Stone wall trees in Hong Kong
Masonry wall trees refer to trees grown from openings in masonry stone retaining walls. In alleviating hazards from landslides, many slopes adjacent to main roads and developments on Hong Kong Island in Hong Kong needed to be secured. Between the 19th century and World War II, the Hong Kong Government and other contractors constructed masonry stone walls to prevent these hazards. Not until the last two decades have slopes been stabilised through cementing. In early constructed walls, opened joints between stones allowed strong species like banyans to sprout. Traffic and human activities carry on despite the growth of these plants, which further stabilise the retaining walls they are growing on. As time goes by, sprouts mature into fully developed stone wall trees.
- 1 Distribution
- 2 Ecological value
- 3 Cultural value
- 4 Additional conservations
- 5 See also
- 6 References
- 7 External links
As of today, 1275 stone wall trees are situated on 504 masonry stone retaining walls, with 110 walls in the Central and Western District, where most walls remain, with many others in Wan Chai District. A majority of these trees have lived for over a century.
Hong Kong Island
The largest tree is an over-a-century-old Chinese banyan (Ficus microcarpa), located in Forbes Street, near Forbes Street Playground. Another tree on Bonham Road near Centre Street had a height of around 20 metres, and was the tallest in the city, however it fell on 22 July 2015 in a storm.
Central and Western District
- Hollywood Road (Former police quarters)
- Bonham Road near Centre Street(All trees are now removed by the government in view of Typhoon Soudelor, which actually didn't have any impact to Hong Hong according to its route)
- Rose Lane
- Intersection of Bonham Road and High Street
- Hospital Road near Bonham Road
- Opposite of 84 Robinson Road
- St. Stephen's Lane
- King George V Memorial Park
Wan Chai District
Yau Tsim Mong District
- Adjacent to aviary pond in Kowloon Park
Sham Shui Po District
Lung Chu Street Nullah
In Lung Chu Street Nullah, there are about 20 wall trees. More than 12 wall trees exist at the site and most of them are Chinese banyan and common red-stem fig. All of them are mature trees with a height between 3 and 11 metres high. The special one is those common red-stem fig. It is a unique phenomenon for those particular wall trees since the majority of wall trees in Hong Kong are Chinese banyan. It is the only site in Hong Kong, which have a dozen common red-stem fig trees in one location, which its buttress root adapted to the condition of the masonry walls. The nullah, therefore, is a scene with special scientific value for further study.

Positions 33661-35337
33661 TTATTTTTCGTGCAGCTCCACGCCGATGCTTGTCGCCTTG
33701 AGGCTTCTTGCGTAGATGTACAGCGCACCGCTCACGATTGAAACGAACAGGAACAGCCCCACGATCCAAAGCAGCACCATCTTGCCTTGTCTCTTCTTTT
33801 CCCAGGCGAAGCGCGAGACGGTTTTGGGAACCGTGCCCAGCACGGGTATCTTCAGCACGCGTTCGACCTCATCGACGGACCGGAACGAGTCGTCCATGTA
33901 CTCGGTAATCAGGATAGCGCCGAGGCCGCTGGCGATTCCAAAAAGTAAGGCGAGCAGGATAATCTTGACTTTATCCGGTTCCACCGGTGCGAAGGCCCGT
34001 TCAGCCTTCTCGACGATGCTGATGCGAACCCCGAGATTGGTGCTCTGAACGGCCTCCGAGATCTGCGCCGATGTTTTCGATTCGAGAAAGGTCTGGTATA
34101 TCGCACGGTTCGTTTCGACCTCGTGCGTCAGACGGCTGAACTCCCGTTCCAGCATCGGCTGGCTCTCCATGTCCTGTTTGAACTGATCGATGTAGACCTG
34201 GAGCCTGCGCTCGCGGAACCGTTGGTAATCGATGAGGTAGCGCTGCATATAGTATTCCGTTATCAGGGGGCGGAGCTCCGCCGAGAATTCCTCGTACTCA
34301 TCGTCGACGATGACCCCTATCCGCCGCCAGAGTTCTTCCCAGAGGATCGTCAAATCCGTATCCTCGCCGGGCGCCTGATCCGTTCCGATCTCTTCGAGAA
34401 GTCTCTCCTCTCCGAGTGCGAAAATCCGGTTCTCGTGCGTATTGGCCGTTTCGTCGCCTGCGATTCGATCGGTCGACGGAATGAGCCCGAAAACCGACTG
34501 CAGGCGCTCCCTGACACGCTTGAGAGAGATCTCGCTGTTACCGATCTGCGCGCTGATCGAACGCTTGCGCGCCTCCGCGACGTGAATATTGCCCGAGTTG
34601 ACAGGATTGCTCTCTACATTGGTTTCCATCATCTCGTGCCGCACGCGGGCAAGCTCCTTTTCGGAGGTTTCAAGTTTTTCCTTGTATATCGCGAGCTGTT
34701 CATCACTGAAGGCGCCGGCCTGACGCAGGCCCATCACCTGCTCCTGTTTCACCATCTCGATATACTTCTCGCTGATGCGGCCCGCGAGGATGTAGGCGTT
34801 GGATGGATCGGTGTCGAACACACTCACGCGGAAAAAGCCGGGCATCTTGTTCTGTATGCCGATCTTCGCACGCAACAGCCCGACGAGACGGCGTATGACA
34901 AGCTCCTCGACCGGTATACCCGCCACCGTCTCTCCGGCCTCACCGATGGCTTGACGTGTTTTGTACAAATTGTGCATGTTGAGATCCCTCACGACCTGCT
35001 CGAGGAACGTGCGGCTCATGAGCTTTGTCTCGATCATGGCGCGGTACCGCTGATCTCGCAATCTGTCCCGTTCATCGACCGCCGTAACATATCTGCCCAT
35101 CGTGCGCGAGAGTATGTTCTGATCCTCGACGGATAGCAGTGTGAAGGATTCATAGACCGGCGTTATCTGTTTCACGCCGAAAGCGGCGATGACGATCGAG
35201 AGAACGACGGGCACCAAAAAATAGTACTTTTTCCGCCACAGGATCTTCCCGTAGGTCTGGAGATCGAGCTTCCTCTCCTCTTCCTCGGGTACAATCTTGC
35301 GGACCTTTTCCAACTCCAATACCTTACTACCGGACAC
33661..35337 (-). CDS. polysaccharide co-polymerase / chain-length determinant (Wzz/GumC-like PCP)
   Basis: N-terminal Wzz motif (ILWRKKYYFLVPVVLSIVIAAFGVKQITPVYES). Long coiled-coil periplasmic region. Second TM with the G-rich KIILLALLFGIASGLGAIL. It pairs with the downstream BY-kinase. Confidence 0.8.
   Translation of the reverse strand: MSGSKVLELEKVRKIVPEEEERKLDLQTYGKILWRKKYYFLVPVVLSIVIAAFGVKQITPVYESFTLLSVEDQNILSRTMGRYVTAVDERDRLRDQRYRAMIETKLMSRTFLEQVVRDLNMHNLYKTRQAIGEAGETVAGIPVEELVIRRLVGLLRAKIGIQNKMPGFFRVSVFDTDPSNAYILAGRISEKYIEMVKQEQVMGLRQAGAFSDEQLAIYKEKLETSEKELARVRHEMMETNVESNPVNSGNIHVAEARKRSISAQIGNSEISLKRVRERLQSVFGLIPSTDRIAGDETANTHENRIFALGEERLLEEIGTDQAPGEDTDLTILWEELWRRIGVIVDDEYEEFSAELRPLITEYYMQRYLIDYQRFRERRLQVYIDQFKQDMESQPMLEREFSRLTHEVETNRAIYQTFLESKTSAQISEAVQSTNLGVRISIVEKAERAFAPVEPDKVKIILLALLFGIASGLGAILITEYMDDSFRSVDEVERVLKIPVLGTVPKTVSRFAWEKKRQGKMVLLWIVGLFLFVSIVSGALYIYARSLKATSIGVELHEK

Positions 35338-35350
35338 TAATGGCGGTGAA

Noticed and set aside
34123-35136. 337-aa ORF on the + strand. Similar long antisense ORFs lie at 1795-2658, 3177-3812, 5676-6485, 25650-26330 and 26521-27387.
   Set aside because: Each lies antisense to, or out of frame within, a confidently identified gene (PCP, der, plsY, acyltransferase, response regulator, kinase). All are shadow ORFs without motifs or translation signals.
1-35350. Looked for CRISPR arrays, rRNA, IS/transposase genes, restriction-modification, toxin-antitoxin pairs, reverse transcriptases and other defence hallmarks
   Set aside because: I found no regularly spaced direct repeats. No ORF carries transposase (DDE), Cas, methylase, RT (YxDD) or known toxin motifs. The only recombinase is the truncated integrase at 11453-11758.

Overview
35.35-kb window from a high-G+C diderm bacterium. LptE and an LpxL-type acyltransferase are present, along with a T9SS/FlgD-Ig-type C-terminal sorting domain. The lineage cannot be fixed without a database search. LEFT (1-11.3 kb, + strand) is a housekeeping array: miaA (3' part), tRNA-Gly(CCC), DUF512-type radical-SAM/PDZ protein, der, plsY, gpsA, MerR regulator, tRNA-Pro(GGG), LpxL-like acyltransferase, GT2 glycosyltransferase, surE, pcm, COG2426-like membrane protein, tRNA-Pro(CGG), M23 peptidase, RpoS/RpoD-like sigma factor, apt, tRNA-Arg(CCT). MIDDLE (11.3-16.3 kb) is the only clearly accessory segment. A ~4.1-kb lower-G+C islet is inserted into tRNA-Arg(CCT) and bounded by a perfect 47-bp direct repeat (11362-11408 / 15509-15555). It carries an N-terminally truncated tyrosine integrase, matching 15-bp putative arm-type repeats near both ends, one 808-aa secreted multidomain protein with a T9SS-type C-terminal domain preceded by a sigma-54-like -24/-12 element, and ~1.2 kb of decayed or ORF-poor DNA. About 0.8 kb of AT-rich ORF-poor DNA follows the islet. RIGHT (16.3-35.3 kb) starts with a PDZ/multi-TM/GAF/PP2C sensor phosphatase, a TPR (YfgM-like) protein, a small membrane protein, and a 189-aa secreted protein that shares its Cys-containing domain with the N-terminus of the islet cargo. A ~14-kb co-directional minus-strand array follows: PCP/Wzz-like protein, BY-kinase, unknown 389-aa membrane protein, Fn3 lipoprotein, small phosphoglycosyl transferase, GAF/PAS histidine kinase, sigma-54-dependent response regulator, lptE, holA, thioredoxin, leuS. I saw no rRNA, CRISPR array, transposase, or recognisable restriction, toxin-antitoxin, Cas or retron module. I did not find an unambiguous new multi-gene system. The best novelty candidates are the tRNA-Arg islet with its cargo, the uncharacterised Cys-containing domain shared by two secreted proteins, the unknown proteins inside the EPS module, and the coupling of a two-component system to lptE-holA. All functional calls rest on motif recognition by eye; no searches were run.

Comparing the trees planted in the park next to the nullah, the trees in the nullah are rich in biodiversity. Various kinds of birds could be find on those trees along the nullah, for example, yellow wagtail and white wagtail etc.
Besides, the trees around nullah formed a green canopy and functioned as a green lung for the community. For all those years, the trees benefited the community, for example, by minimizing the heat island effect.
Lai Chi Kok Hospital HACare Home There is also a Chinese banyan growing on the masonry wall next to Lai Chi Kok hospital, HACare Home.
In the beginning, greenery of the site was not taken into consideration during road constructions. Roads built at that time were often narrow and had no space for adding canopy by simply planting trees. Trees naturally emerged from the walls taking up no additional space at ground level, and shield the pathways from heat during the summer.
Tall wall trees, especially banyans, also improve air quality by filtering particulates and blocking heat emitted from automobiles and building-wide air conditioning systems, that would otherwise be trapped between skyscrapers, generating air pollution.
The integrity of the retaining wall may be enhanced or compromised, depending on the size of the tree that develops, the disposition of its roots and to what extent the roots have been able to penetrate through the wall.
Stone wall trees in Hong Kong have become a part of the landscape in communities, as most of them have existed since before World War II. The artistic shapes and endurance of these trees won appreciation from nearby residents, which transform into an indispensable part of the collective memories of the community.
Some senior residents believe that the trees can improve Feng Shui and bring positive prospects towards the neighbourhood.
Wall trees also create a beneficial environment that enables higher property prices around the trees compared to other premises in the area.
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